He suggested commissioners postpone a decision for two weeks "so [citizens] are satisfied you did your due diligence. The assessment of the public is it's being rushed through without their input. Voters are very cynical."
Clark noted to Merrifield that she was unaware questions arose at meetings Merrifield attended.
"I don't remember being invited to your meetings," she said. "If you hear questions like that, please pick up the phone and call us."
Clark said a delay would "keep us from moving forward" to address crucial facilities needs that have been building for at least a decade.
Later, Peggy Littleton, a Republican running against Merrifield, accused Merrifield of being uninformed and not reading newspapers. Local media reported in March and April that the Intel building was on the county's radar, but the specific reshuffle plan wasn't outlined in news reports until last week.
Members of the business community hailed the project as "a tremendous opportunity" and a "brilliant move." Other elected officials praised it, and even Ron Butlin with the Downtown Partnership expressed support, noting the county says the number of employees working downtown won't change.
County Assessor Mark Lowderman noted the county would pay about $76 per square foot of office space at the largely furnished Intel complex, not including the garage, compared to a mean of $124 per square foot of other recently sold office space.
Added Jan Doran, representing several citizen groups: "The need is great. The time is right. This makes great sense."
Several players in the deal will make out handily. Olive Real Estate Group will be paid a 2.25 percent commission on the sale, or about $562,500. Bond attorneys and underwriters will receive substantial fees, not yet quantified.
The purchase also will take money out of tax coffers of the city, county, School District 11 and Pikes Peak Library District, because government ownership means the property won't be subject to property tax. The 2009 tax bill for the Intel campus totals $354,600, with the biggest chunk, $256,127, going to District 11. How much of that tax bill will be wiped out isn't clear, but D-11 finance director Glenn Gustafson says a portion of its loss will be backfilled by the state and another portion by district taxpayers.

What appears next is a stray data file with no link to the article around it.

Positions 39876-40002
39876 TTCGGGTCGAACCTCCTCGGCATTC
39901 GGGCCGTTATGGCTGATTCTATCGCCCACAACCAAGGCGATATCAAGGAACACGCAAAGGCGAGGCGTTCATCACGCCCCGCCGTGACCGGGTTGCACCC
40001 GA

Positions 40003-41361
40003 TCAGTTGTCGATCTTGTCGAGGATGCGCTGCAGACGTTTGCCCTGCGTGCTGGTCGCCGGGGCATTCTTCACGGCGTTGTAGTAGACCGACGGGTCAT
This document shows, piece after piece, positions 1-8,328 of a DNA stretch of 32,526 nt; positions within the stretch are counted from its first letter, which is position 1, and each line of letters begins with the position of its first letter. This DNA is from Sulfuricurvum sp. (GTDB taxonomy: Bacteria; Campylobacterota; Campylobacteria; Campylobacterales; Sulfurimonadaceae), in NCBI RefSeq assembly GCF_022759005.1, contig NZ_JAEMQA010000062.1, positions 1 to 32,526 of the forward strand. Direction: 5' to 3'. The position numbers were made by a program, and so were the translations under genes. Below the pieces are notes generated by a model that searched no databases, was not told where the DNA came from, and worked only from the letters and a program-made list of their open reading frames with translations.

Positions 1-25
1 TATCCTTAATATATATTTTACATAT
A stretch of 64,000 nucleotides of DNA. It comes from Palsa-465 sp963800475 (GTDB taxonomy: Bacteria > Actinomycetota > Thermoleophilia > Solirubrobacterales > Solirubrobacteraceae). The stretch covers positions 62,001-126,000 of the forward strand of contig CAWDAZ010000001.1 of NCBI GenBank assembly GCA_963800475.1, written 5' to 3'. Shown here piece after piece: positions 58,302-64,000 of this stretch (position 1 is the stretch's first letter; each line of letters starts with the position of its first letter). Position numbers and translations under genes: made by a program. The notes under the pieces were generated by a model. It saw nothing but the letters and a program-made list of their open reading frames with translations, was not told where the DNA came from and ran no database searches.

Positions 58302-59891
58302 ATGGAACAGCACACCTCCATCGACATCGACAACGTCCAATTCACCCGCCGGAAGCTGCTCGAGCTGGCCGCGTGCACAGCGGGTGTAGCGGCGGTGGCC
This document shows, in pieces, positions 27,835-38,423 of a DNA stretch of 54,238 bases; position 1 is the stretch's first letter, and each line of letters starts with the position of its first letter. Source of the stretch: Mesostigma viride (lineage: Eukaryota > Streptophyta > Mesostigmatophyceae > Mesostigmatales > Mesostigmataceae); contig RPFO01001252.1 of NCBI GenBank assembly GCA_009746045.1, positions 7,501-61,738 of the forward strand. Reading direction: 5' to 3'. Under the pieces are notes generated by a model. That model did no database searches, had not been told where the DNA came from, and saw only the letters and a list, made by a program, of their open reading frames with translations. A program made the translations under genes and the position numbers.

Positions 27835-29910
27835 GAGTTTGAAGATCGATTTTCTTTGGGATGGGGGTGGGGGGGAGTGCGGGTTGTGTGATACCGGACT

Lease-purchase securities and Build America Bonds, a program activated by the Obama administration last year that offers a low interest rate, will finance the $49.5 million deal.
It will be orchestrated through El Paso County Facilities Corp., a front organization for the county that will own the property until the county pays off the lease in 25 years. This strategy allows the county to dodge the state constitution's requirement that debt be approved by voters, similar to Certificates of Participation the county used in 2002 to fund $80 million in judicial center and jail additions without voter approval.
The debt will be repaid using existing funds spent on rent and facilities charges by agencies involved in the moves, and by selling vacated buildings.
Less than two years ago, the county's financial situation was so grave officials begged voters to raise sales taxes by $75 million a year, a measure soundly drubbed at the polls. But adding $80 million in principal and interest to the $178.5 million the county already owes won't erode the county's credit rating, budget officer Nicola Sapp says, because "annual lease obligations" aren't technically debt.
"We are absolutely not concerned about our bond rating," Sapp says in an e-mail, noting the county's bond rating of AA-, "high grade, high quality," because of the county's "strong fiscal management and sound financial situation."
The moves are expected to begin in September.